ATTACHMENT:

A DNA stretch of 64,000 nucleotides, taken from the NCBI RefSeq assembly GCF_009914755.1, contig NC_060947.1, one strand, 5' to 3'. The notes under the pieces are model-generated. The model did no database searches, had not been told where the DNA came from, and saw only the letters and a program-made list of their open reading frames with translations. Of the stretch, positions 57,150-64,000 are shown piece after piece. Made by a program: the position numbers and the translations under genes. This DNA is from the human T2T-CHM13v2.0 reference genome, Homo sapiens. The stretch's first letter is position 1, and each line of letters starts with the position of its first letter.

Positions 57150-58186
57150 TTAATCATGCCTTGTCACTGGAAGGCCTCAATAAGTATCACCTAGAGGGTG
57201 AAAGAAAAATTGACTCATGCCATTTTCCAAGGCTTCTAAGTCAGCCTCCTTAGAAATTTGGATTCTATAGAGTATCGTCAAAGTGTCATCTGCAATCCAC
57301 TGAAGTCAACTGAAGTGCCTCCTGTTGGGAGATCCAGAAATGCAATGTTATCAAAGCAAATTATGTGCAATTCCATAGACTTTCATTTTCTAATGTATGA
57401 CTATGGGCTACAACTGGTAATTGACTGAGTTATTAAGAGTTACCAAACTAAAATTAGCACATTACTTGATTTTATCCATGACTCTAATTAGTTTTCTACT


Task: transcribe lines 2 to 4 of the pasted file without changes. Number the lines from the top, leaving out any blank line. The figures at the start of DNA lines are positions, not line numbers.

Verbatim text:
Positions 57150-58186
57150 TTAATCATGCCTTGTCACTGGAAGGCCTCAATAAGTATCACCTAGAGGGTG
57201 AAAGAAAAATTGACTCATGCCATTTTCCAAGGCTTCTAAGTCAGCCTCCTTAGAAATTTGGATTCTATAGAGTATCGTCAAAGTGTCATCTGCAATCCAC